(Reuters) - U.S. crude stocks rose much more than analysts expected last week, the first gain in six weeks as refineries cut output in the less-active maintenance season, the U.S. Energy Information Administration said on Thursday.
Crude inventories swelled by 4.9 million barrels in the week to Oct. 7, trouncing the build of 650,000 barrels that analysts had forecast. It followed five consecutive weeks of drawdowns attributed to refiners running down stocks and as imports have declined from late August.
Refinery crude runs fell by 480,000 barrels per day, EIA data showed. Refinery utilization rates fell by 2.8 percentage points.
“This report shows the effects of refinery maintenance hitting its peak for this autumn,” said David Thompson, executive vice-president at energy-specialized commodities broker Powerhouse in Washington.
Oil prices were slightly higher, after a brief dip following the news. U.S. crude gained 0.5 percent to $50.43 a barrel while Brent crude edged up 0.4 percent to $52.04.
Crude stocks at the Cushing, Oklahoma, delivery hub fell by 1.3 million barrels, EIA said.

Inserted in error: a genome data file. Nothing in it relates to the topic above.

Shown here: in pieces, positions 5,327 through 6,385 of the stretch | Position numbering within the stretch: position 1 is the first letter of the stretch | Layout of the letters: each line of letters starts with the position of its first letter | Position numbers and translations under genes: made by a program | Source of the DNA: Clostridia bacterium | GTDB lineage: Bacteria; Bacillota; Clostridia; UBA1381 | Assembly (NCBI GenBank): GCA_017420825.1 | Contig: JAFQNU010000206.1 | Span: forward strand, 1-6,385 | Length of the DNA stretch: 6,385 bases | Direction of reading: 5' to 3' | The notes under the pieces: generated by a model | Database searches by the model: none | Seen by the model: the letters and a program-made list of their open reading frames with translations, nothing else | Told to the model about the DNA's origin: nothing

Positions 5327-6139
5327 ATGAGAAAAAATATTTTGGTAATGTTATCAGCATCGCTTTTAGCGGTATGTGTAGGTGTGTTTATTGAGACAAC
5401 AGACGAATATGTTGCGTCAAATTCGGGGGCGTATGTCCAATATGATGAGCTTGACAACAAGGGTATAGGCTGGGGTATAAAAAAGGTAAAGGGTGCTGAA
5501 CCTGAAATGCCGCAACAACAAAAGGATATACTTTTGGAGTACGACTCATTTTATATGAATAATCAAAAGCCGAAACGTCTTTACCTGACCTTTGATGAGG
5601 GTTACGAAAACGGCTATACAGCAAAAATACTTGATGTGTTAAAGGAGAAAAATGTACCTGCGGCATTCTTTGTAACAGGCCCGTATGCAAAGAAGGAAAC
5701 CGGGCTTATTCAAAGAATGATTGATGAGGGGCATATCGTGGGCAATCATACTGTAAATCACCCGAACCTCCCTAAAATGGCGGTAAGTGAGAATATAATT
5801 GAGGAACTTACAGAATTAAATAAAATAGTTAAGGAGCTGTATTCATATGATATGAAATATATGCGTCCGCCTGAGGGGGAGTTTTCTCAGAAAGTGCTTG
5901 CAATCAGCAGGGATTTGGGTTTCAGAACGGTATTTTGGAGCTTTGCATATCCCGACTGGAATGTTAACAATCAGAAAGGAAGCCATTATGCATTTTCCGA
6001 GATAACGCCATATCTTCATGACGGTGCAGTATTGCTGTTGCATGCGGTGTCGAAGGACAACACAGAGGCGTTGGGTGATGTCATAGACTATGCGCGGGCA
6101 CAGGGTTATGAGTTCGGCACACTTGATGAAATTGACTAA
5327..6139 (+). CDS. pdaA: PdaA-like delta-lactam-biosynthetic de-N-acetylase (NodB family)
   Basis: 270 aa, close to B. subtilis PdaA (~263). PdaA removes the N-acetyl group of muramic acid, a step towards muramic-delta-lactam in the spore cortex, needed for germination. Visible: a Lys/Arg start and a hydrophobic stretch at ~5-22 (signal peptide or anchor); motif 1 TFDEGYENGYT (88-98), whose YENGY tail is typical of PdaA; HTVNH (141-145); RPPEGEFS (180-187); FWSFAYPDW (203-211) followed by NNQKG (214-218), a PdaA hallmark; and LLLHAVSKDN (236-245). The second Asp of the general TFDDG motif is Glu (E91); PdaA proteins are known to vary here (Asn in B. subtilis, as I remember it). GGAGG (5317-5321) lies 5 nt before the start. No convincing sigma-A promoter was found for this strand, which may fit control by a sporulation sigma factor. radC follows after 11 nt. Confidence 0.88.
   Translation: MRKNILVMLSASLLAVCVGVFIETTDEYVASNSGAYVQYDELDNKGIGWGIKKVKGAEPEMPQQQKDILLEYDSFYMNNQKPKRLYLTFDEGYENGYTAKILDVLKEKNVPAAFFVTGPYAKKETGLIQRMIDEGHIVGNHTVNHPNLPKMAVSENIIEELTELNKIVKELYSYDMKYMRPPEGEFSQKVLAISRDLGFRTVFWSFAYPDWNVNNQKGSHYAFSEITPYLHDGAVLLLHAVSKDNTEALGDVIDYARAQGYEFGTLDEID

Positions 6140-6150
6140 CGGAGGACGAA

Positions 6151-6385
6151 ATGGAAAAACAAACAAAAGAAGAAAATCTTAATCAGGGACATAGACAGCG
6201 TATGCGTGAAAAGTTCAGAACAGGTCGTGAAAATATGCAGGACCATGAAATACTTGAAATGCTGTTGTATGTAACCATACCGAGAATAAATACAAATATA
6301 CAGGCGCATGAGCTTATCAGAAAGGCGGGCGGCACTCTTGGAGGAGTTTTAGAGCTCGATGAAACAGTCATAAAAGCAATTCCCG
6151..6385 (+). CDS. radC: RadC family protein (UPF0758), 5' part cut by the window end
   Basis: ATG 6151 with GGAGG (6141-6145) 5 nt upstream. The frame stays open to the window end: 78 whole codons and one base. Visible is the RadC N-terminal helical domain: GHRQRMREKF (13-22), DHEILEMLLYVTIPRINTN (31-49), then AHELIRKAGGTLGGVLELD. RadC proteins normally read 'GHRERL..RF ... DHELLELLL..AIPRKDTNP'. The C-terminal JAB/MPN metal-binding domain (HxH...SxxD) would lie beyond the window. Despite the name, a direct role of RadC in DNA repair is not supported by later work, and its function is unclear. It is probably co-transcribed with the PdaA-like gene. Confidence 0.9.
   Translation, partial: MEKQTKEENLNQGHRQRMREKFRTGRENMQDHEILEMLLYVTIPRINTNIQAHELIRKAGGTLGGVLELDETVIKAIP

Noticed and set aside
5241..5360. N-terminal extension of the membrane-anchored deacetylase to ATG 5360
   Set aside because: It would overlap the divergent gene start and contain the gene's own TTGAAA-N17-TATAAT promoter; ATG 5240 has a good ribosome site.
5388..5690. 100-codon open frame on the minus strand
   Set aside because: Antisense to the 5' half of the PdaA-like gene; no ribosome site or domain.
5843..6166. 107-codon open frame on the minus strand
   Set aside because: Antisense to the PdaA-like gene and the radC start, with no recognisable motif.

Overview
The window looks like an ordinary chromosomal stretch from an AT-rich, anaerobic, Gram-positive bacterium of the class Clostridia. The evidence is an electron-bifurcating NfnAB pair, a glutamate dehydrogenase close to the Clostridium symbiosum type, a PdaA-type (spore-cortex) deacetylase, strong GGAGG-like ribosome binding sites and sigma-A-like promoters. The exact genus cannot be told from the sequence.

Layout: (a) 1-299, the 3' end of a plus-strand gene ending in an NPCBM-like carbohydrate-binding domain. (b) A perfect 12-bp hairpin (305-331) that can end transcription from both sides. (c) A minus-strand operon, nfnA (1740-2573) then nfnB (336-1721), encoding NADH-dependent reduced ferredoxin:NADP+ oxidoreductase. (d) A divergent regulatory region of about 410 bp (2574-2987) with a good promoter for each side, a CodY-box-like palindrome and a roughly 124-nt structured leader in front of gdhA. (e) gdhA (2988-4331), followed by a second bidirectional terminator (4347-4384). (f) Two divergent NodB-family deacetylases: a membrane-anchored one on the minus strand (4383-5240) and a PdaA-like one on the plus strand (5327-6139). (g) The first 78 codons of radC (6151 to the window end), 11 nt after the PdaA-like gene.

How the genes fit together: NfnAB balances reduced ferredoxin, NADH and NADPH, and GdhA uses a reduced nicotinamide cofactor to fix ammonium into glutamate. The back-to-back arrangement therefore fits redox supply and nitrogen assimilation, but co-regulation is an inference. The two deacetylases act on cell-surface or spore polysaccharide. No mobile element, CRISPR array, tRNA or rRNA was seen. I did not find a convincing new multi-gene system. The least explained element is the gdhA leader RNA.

Gasoline stocks fell by 1.9 million barrels, compared with analysts’ expectations in a Reuters poll for a 1.5 million barrel-drop.
Distillate stockpiles, which include diesel and heating oil, fell by 3.7 million barrels, versus expectations for a 1.6 million-barrel drop, the EIA data showed.
“The decline in distillate fuels, of late, are starting to add up, and further drawdowns are likely as a result of the depressed refinery run rate,” said John Kilduff, partner at New York energy hedge fund Again Capital.
“We remain a long way from supplies getting tight, but it is a trend worth monitoring.”
U.S. crude imports rose last week by 110,000 barrels per day.
Overall crude stocks excluding the U.S. Strategic Petroleum Reserve stand at 474 million barrels, EIA said. For the first time, the overall inventories exclude about 30 million barrels in U.S. lease stocks, an adjustment the EIA made. Those barrels are not available for commercial use, and operators often do not count them as production until the oil is transferred off the lease.
Reporting By David Gaffen; Editing by David Gregorio